Top Pro & Con Arguments
Dairy milk is an easy, nutritional drink that is available almost everywhere.
“Milk and dairy foods tend to be affordable and accessible food choices for meeting some nutrients of public health concerns, meaning nutrients we tend to not get enough of—specifically calcium, vitamin D, and potassium,” explains Debbie Petitpain, a registered dietician and spokesperson for the Academy of Nutrition and Dietetics. 
While calcium is found in a number of other foods, those products can be difficult to obtain and prepare, especially for people living in low-access areas or who are on budgets. For example, an article lists the following calcium-rich foods: “collards, kale, turnips, mustard greens, bok choy, chia seeds, tahini, almond butter, and edamame.” Just about every store that sells any food will have milk. But how many sell tahini, asks Brown? And how many rushed parents know what to do with chia seeds? How many kids (or adults) will eat turnips? 
Further, quite a few people do not have regular access to fresh produce, eliminating at least five of the nine options above. People living in Robertson County, Kentucky, were limited to buying food at a gas station, a convenience store, or a dollar store where fresh food options are severely limited. Dairy milk products are one of the most healthful foods those residents have regular access to.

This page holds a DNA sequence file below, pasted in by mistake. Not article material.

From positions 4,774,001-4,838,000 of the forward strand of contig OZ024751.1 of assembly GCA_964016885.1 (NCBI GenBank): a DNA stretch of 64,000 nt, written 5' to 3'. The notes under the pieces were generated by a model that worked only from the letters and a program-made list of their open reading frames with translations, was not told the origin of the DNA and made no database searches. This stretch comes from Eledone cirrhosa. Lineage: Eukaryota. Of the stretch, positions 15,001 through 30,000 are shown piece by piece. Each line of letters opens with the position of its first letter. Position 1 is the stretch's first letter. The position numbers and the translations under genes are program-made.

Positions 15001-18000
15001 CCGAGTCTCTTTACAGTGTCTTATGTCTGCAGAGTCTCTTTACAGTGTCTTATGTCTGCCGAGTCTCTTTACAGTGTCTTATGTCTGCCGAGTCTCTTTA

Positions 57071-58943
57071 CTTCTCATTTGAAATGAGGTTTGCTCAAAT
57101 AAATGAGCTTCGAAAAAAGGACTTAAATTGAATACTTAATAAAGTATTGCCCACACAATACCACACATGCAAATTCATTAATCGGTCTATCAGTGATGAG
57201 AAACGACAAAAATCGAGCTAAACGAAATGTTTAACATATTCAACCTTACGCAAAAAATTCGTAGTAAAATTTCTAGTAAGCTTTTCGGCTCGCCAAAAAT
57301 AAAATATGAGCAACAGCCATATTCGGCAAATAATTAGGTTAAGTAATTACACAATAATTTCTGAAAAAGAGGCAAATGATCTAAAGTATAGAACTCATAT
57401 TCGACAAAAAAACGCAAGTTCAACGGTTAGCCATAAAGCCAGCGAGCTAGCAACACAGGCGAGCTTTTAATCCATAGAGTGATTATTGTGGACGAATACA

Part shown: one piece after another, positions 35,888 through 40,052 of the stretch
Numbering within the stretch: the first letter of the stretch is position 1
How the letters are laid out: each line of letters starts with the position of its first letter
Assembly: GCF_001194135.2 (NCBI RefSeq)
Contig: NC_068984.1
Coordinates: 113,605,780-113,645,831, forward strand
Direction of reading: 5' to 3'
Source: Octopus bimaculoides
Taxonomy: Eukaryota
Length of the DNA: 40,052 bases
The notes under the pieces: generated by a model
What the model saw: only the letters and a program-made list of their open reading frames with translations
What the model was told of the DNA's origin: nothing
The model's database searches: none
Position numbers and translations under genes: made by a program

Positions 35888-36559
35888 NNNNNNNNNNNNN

At least 40% of the world’s population (about three billion people) could not afford to eat healthfully before the COVID-19 pandemic, a percentage likely higher post-pandemic due to price spikes, supply-line disturbances, and other disruptions. Rallying against an easy, nutritious staple such as milk makes no sense. Read More